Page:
Red Flags Rule Revisited; Meaningful Use; Remote Tx

Red Flags Rule Revisited

The Federal Trade Commission has announced a delay in implementation of the Red Flags Rule until August 1, 2009. Don’t be fooled by this delay. If you are defined as a creditor under the rule, you must still comply. I hope you will take the time to visit the FTC web site and to download and read Fighting Fraud with the Red Flags Rule, a document that will help you assess whether the rule applies to you and instruct you in creating a written plan if it does apply.

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Meaningful Use

During the last week of April, the National Committee on Vital and Health Statistics (NCVHS) of the U.S. Department of Health and Human Services conducted hearings on possible definitions of “meaningful use of an Electronic Health Record (EHR),” a requirement for receipt of Medicare and Medicaid incentive payments for purchase of an EHR. It is possible to listen to all meetings of the committee live online, and to recordings of the meetings available for public access.

If you are considering attempting to qualify for incentive payments, it is very important that you monitor the discussion of “meaningful use” so you are sure you can prove that you are using your EHR software in a way that will meet the requirements of the definition.

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Remote Psychotherapy and Other Forms of Connected Care

A few weeks ago, several members of the Florida Psychological Association listserv held an active discussion of provision of services to mental health clients by telephone and the Internet. Last week, a similar discussion happened on psychology-tech-talk@googlegroups.com but this exchange focused on the technologies involved rather than on the ethics. The use of Skype and Ichat and gmail chat were considered in order to have both voice and video of both parties available for instant communication.

Meanwhile, on LinkedIn, there has been active discussion in the Connected Health Community on the benefits of use of electronic devices, cell phones and Twitter-like services to monitor medical conditions and to send reminders about medical care. In fact, the most participated-in discussion on this group was about the advent of “behavior-centric” care and how physicians and technology and health systems will interact to encourage individuals to take responsibility for their own health behaviors.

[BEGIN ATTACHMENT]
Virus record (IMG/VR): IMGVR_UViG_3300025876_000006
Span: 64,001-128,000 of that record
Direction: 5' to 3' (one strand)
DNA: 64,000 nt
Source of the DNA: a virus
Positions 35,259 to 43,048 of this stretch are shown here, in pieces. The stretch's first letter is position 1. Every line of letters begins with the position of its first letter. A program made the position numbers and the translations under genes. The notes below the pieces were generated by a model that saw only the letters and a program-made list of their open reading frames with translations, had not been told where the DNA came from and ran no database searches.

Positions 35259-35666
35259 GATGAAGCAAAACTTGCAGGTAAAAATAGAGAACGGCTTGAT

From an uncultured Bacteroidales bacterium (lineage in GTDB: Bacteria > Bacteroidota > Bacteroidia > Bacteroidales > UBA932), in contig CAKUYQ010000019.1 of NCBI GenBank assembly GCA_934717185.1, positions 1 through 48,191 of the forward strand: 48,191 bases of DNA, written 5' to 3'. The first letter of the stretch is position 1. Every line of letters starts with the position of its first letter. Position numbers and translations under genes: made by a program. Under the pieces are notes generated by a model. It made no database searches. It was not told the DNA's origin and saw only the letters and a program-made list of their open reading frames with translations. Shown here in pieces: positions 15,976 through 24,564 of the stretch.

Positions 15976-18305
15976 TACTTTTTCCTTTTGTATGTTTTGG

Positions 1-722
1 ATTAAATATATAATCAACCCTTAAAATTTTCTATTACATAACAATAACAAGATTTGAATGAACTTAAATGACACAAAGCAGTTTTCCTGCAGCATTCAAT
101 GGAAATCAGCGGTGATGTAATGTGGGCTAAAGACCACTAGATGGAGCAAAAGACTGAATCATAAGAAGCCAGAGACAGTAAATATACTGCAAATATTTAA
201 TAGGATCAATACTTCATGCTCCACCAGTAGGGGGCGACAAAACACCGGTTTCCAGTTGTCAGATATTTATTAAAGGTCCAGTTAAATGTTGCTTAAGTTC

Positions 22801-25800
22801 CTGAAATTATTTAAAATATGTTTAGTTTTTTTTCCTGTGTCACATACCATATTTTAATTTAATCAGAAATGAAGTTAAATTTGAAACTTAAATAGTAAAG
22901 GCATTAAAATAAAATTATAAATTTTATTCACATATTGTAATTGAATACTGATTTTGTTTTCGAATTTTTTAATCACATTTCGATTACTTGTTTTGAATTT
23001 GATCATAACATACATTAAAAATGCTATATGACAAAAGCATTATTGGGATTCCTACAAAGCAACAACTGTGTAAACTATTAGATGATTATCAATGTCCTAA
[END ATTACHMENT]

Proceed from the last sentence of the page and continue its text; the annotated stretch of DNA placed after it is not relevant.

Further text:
The strongest message for me in these discussions is that change is afoot in our healthcare system and that it is happening both from the top down and from the bottom up. The federal government may be mandating the use of  EHRs to increase the quality of care and to decrease costs, but simultaneously providers of care and the persons to whom that care is provided are becoming activist about the best ways to accomplish the necessary changes. Increased communication, improved access to providers, and patient responsibility for healthy choices are all on the table. Behavioral healthcare is a very small part of the healthcare pie, but change in behavior is crucial to making and following through on healthy choices and is therefore central to all healthcare. How will psychologists and psychiatrists and other mental health professionals be participants in this conversation? 

Where are you in this discussion? Will you wait until mandates are in place and then find ways to comply with or avoid them? Will you become one of the movers of change so you have some say in how it occurs?

To add your comments to this discussion, click on the title of this article and enter your comment in the box at the bottom of the page.

0 thoughts on “Red Flags Rule Revisited; Meaningful Use; Remote Tx

  • Spencer Gear says:

    Kathy:

    As usual, you have nailed some really interesting stuff in your blog. The trend toward “remote” care is one that is particularly important. There are now several studies out there about the relative cost-effectiveness of even telephone based services, and the more that remote monitoring technologies get involved, the more viable these modalities become for complex care environments.

    • I agree that “remote” care is going to become more important over time, and technologies are going to help. Of course, we will need to work on how to fund such treatment. Since an important part of what community based agencies do for the seriously mentally ill is case management, it should certainly be done remotely. Reminders to take medication, to come to group, to see the doctor for medication management, to check blood pressure, to record daily symptoms online…all of these could be completely automated using cell phones or similar technology. Just got to fund it!

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